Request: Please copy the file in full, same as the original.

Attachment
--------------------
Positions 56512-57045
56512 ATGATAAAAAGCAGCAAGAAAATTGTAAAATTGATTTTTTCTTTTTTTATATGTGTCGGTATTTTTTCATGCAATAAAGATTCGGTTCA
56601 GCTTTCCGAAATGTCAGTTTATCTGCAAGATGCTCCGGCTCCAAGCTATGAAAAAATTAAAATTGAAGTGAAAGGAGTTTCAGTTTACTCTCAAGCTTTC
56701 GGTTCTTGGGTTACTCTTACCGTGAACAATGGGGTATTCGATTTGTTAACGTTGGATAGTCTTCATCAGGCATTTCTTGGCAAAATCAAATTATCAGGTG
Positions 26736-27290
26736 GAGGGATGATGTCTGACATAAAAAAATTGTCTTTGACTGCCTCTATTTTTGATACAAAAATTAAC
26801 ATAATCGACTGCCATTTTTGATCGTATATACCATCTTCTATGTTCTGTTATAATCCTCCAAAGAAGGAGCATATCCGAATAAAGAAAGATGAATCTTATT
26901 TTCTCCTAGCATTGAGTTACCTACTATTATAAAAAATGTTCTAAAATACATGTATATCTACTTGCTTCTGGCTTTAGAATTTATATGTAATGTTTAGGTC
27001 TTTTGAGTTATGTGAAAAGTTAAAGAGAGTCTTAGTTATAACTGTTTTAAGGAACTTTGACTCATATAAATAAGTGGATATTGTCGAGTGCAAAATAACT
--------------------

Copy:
Positions 56512-57045
56512 ATGATAAAAAGCAGCAAGAAAATTGTAAAATTGATTTTTTCTTTTTTTATATGTGTCGGTATTTTTTCATGCAATAAAGATTCGGTTCA
56601 GCTTTCCGAAATGTCAGTTTATCTGCAAGATGCTCCGGCTCCAAGCTATGAAAAAATTAAAATTGAAGTGAAAGGAGTTTCAGTTTACTCTCAAGCTTTC
56701 GGTTCTTGGGTTACTCTTACCGTGAACAATGGGGTATTCGATTTGTTAACGTTGGATAGTCTTCATCAGGCATTTCTTGGCAAAATCAAATTATCAGGTG
Positions 26736-27290
26736 GAGGGATGATGTCTGACATAAAAAAATTGTCTTTGACTGCCTCTATTTTTGATACAAAAATTAAC
26801 ATAATCGACTGCCATTTTTGATCGTATATACCATCTTCTATGTTCTGTTATAATCCTCCAAAGAAGGAGCATATCCGAATAAAGAAAGATGAATCTTATT
26901 TTCTCCTAGCATTGAGTTACCTACTATTATAAAAAATGTTCTAAAATACATGTATATCTACTTGCTTCTGGCTTTAGAATTTATATGTAATGTTTAGGTC
27001 TTTTGAGTTATGTGAAAAGTTAAAGAGAGTCTTAGTTATAACTGTTTTAAGGAACTTTGACTCATATAAATAAGTGGATATTGTCGAGTGCAAAATAACT